# Spreading entanglement over multiple systems

Question: imagine that Alice and Bob share, say, one ebit $$\lvert\Phi_+\rangle_\text{AB}$$, and that they are only able to carry out local operations and classical communication. Is there an algorithm that allows them to "spread the entanglement" of their maximally entangled pair over two ancillary subsystems without entangling those two subsystems with each other? To be precise, if we suppose that Alice and Bob have the ancillary states $$\lvert 00\rangle_\text{A1A2}$$ and $$\lvert 00\rangle_\text{B1B2}$$ respectively, is there a protocol in which Alice and Bob spend their ebit, and the following hold?

• System A1 is entangled with system B1.
• System A2 is entangled with system B2.
• The bipartite system A1B1 is not entangled with system A2B2.

Motivation: I've been playing with variations of the CHSH game. We may consider a variation of the CHSH game in which Alice and Bob must play the game twice, they win the overall game if and only if they win both CHSH subgames, but they only have one shared ebit to make use of in their two-subgame game.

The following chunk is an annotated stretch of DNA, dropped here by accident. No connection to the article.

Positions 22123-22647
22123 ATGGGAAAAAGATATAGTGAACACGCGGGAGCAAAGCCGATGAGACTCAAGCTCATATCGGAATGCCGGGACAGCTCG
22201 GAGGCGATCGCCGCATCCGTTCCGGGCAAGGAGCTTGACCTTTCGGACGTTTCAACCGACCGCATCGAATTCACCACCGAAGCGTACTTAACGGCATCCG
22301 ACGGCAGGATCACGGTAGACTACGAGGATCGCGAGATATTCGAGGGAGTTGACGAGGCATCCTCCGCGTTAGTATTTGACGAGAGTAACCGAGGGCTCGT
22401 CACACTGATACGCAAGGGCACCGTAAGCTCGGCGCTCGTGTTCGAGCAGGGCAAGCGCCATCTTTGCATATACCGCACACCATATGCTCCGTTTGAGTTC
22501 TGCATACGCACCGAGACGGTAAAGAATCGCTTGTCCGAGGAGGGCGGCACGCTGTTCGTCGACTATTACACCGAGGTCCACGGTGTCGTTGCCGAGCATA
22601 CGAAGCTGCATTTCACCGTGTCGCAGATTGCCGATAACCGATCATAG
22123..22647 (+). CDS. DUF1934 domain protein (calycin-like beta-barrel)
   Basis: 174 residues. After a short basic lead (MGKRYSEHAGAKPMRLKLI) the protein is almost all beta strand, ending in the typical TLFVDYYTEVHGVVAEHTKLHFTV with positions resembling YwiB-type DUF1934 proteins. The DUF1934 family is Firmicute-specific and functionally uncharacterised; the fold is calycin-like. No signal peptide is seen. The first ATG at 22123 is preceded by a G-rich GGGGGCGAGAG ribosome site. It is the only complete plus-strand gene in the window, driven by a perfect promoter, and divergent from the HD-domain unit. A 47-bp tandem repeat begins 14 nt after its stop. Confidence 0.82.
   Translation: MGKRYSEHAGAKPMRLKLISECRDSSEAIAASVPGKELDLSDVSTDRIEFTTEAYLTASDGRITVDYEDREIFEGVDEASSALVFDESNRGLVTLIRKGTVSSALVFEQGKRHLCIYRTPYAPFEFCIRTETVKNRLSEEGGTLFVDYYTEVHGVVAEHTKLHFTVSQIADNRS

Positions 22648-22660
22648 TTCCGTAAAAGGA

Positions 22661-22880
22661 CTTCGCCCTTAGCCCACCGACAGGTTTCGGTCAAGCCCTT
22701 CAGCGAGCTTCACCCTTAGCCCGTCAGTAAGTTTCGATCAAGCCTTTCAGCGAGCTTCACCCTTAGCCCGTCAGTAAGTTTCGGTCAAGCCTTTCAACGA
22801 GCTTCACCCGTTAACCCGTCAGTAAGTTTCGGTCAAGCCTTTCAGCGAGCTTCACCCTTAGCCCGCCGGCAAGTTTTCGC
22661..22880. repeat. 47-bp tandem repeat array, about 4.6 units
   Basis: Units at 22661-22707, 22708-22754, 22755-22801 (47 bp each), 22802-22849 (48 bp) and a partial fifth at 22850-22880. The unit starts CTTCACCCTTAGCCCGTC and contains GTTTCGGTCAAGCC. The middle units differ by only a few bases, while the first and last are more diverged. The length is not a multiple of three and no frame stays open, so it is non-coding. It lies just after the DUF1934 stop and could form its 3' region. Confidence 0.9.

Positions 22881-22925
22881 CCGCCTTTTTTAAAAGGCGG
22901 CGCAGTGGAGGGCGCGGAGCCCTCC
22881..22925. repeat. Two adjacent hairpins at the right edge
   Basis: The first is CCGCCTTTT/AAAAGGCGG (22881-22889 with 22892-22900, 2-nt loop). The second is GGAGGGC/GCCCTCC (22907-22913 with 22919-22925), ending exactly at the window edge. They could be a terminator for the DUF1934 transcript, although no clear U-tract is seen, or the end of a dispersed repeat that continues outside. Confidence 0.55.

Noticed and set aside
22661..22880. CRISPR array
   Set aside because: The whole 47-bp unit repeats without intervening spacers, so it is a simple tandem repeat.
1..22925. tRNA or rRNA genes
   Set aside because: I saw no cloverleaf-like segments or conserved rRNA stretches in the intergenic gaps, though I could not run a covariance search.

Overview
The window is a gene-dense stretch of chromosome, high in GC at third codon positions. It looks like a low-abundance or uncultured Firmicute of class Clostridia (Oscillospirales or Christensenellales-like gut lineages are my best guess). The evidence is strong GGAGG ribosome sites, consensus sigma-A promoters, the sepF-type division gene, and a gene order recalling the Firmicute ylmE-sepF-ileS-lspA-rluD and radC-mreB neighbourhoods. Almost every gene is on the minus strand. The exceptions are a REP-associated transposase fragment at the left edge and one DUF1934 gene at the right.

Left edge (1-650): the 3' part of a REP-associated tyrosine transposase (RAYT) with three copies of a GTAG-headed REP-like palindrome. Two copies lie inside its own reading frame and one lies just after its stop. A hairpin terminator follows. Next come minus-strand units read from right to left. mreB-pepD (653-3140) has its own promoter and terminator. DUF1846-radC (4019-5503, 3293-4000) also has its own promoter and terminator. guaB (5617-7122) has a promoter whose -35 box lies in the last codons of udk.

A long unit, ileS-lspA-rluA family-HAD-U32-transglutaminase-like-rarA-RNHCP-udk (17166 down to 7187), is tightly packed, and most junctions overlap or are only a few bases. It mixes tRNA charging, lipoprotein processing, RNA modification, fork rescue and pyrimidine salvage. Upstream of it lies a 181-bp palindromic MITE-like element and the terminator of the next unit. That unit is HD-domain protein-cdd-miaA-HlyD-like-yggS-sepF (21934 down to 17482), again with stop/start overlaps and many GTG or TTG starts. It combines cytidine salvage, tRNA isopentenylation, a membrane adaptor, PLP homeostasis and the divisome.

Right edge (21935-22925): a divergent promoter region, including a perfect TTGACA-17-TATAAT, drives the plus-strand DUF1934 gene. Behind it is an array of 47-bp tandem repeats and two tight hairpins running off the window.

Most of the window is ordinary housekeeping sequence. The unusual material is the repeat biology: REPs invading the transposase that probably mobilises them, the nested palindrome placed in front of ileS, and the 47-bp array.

An obvious strategy that would clearly outperform any classical strategy would be to spend the ebit on one of the two games, and play the other game classically. But I'm wondering if there's a way to "split" the entanglement of a Bell state over two subsystems in such a way that allows both subgames to be slightly improved by spending one of the two non-maximally entangled subsystems on each of them.

• Have you tried experimenting with Nielsen's majorization criteria? It tells you if you can deterministically convert from one state to another via LOCC. You just need to work with the Schmidt coefficients of the two states. Or if you want probabilistic conversion, Vidal gave a generalisation to Nielsen's result. Commented Mar 30, 2023 at 6:32
• @DaftWullie I had not heard of that criterion, thanks for the reference! I’ll play around with it. Commented Mar 30, 2023 at 8:21